5 Sky Events This Week: Jovian Shadows, Lunar X, and Lord of the Rings

This true-color composite image taken on December 12, 2000, captures Jupiter’s moon Io and its shadow in transit against the cloud-tops of the gas giant. Backyard telescopes this week will be able to pick up similar shadows from the moons Ganymede and Europa. Credit: NASA/JPL/University of Arizona

Sky-watchers keeping an eye on the moon may spot a special lunar landmark this week, while Saturn, the magnificent ringed planet, appears at its best for 2014.

Jovian moon shadows. On Monday, May 5, look for Jupiter, the giant planet, to hang low in the western horizon at night. High magnification through small backyard telescopes will show Jupiter’s largest moon, Ganymede, as a tiny black dot gliding across the planet’s disk.

Start looking for the moon’s silhouette to cross the planet’s outline at 10:08 p.m. EDT. By 12:37 a.m. EDT, another major moon of Jupiter will join the party when Europa begins to cross the planet from the east. Although the gas giant will sink below the horizon before the moon transits are complete for observers in eastern North America, those in the west will see the entire transit.

Eta Aquarids peak. Before dawn on Tuesday, May 6, this minor meteor shower is slated to peak. Favoring observers in the Southern Hemisphere, a dark sky will offer as many as 20 to 30 shooting stars every hour. For sky-gazers in the north, expectations are for more modest numbers, 10 to 20 per hour in the early morning hours. The shower’s radiant (point of origin) appears very close to the southeastern horizon in its namesake constellation, Aquarius.

Lunar X. After nightfall on Wednesday, May 7, the moon will reach its first quarter phase. This represents the best time to catch sight of a unique lunar feature, one where X marks the spot.

The optical illusion of a giant X formation of the surface the Moon is visible around the 1st quarter moon every month.
The optical illusion of an X formation on the surface of the moon is visible around the first quarter moon every month.

On the moon at this time, a weird topographical formation will appear for only about  four hours—a letter X—visible with the smallest telescope or even steadily held binoculars. While it does look artificial, this conspicuous feature, called the “Werner X,” is actually formed by the walls of three craters clustered together. The optical illusion is seen when sunlight hits the rims of the craters at just the right angle while the crater floors are in total darkness. Not many have seen it because it’s visible for only a few hours each month.

Start your hunt for the lunar Werner X about a third of the way up from the heavily cratered, southern limb of the moon, along the terminator line (where light and darkness meet). You’ll find a good chart with observational details in this article.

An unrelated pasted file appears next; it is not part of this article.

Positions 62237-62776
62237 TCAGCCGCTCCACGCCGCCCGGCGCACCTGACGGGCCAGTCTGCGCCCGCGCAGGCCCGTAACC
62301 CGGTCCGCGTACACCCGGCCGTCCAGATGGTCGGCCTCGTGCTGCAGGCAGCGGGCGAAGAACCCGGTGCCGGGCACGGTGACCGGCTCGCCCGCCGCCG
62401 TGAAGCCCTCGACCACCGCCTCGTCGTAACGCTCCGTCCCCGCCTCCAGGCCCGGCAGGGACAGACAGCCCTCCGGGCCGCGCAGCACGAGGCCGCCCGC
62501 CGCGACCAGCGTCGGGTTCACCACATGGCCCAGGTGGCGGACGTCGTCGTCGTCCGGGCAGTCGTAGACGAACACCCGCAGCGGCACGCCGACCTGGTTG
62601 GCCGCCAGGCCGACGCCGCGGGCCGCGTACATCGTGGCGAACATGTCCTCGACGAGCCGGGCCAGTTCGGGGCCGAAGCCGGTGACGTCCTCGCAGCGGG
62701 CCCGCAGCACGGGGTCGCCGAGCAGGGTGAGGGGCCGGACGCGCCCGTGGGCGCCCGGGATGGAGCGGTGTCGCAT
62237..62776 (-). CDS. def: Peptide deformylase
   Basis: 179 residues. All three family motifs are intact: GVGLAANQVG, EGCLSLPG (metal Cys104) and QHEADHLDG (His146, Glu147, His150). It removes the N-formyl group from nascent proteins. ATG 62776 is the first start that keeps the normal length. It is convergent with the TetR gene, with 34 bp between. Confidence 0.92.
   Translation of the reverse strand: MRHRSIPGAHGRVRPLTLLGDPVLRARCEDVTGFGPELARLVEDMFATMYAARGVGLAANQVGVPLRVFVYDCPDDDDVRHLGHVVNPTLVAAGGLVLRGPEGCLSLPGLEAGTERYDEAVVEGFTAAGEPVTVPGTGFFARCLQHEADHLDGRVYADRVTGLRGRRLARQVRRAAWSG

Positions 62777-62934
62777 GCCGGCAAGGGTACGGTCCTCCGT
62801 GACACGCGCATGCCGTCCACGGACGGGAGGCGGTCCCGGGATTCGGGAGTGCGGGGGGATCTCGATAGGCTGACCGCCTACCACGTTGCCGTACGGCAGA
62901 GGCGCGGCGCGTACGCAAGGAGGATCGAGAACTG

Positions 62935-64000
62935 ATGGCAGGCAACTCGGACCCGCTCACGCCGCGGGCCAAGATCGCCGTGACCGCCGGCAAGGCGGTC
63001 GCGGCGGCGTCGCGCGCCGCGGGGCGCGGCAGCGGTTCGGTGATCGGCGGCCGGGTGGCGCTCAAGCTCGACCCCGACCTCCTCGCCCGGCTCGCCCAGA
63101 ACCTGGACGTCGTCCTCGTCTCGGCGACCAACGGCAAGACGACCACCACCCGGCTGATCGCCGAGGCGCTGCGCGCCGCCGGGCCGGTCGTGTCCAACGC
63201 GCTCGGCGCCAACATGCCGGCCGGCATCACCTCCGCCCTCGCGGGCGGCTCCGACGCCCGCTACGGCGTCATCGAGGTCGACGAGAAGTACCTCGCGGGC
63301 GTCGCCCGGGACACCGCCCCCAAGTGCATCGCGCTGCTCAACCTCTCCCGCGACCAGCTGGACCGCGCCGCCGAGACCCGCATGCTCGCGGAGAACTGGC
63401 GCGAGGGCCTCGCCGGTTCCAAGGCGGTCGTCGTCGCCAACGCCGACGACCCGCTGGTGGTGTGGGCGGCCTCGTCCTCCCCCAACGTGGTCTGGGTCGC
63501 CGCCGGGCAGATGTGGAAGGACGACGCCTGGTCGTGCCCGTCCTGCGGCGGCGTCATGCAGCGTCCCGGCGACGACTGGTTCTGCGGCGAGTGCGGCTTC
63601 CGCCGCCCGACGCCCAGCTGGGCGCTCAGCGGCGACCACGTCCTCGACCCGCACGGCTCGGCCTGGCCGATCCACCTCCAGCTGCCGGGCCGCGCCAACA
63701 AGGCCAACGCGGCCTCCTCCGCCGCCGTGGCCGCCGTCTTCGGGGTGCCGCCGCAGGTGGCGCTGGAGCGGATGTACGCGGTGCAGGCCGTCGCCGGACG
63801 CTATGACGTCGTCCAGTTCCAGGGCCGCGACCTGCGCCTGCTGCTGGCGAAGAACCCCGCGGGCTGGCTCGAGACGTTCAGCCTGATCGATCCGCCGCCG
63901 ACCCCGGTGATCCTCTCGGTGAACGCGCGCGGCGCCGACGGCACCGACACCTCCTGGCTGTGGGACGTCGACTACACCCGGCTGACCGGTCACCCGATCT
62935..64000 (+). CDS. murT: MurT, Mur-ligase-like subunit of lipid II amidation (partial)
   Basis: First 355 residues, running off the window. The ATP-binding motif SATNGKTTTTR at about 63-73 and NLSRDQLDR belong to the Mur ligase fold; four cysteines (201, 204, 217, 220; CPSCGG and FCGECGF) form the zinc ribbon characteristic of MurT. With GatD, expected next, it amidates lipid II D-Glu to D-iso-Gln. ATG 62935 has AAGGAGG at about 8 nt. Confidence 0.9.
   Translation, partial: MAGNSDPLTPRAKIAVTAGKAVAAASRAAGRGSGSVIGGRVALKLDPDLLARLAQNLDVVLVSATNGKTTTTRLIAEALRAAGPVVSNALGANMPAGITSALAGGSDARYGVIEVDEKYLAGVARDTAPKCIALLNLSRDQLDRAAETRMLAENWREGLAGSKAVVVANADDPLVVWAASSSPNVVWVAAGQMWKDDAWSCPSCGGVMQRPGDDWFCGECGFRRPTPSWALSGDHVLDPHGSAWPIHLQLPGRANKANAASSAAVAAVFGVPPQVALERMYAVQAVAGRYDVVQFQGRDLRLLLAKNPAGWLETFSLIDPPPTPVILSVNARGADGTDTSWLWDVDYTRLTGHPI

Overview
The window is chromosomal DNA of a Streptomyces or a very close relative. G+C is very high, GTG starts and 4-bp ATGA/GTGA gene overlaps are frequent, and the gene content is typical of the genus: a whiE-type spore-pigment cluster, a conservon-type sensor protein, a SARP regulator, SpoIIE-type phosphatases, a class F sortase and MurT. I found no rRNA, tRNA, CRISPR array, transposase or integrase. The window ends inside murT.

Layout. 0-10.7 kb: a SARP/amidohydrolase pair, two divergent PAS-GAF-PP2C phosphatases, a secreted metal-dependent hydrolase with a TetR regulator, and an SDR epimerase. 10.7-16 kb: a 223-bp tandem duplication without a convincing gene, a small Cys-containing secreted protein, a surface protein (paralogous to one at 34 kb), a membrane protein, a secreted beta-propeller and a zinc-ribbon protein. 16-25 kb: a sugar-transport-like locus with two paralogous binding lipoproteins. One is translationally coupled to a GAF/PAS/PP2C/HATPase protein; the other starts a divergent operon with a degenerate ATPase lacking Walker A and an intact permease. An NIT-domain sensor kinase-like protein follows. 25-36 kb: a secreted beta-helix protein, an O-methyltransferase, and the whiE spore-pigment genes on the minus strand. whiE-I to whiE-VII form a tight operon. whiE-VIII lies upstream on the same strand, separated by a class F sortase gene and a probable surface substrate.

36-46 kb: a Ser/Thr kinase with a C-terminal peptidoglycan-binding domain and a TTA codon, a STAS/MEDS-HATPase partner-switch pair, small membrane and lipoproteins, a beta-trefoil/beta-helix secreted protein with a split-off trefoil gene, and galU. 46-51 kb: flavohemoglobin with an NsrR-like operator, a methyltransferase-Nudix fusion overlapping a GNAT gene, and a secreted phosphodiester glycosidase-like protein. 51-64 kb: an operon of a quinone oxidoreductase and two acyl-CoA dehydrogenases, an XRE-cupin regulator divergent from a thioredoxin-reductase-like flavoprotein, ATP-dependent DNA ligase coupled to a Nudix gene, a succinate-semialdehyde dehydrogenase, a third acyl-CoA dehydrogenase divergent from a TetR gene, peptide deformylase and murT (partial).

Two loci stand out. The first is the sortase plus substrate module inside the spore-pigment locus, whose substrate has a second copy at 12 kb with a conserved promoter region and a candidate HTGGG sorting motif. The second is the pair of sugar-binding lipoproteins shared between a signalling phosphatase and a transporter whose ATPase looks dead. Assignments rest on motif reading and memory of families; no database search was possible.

Saturn prime time. On Saturday, May 10, Saturn reaches opposition—when the planet is directly opposite the sun from Earth’s perspective. That means Saturn will be especially bright because it will be at its closest to Earth for 2014, making this an ideal time to take a gander at the gassy planet.

Credit: NASA/JPL

During opposition, the “lord of the rings” rises in the east at sunset and sets in the west at sunrise. At midnight you will find it due south.

Shining like a brilliant, creamy-colored star in the dim zodiacal constellation Libra, the ringed planet is a tad brighter than the neighboring white star Spica, to its upper right, and orange Antares, which sits just below Saturn.

Making this a must-see sky target with a telescope is the fact that during opposition, the rings seem to surge in brightness because of sunlight directly backscattering through its countless ice particles. This should make for an awesome sight!

Red planet encounter. On Sunday, May 11, look for another bright evening planet, Mars, to have a close encounter with our moon. The two objects will appear within only 6 degrees of each other, a little more than the width of your three middle fingers held at arm’s length. This close proximity will look impressive with the unaided eyes, but will also make for a great photo opportunity, particularly in the early evening when the pair is still close to the eastern horizon.

Meanwhile, observers in the Southern Hemisphere will see an even better show since Mars will appear even closer, less than 3 degrees, from the moon.

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Changing Planet

Meet the Author
Andrew Fazekas, aka The Night Sky Guy, is a science writer, broadcaster, and lecturer who loves to share his passion for the wonders of the universe through all media. He is a regular contributor to National Geographic News and is the national cosmic correspondent for Canada’s Weather Network TV channel, space columnist for CBC Radio network, and a consultant for the Canadian Space Agency. As a member of the Royal Astronomical Society of Canada, Andrew has been observing the heavens from Montreal for over a quarter century and has never met a clear night sky he didn’t like.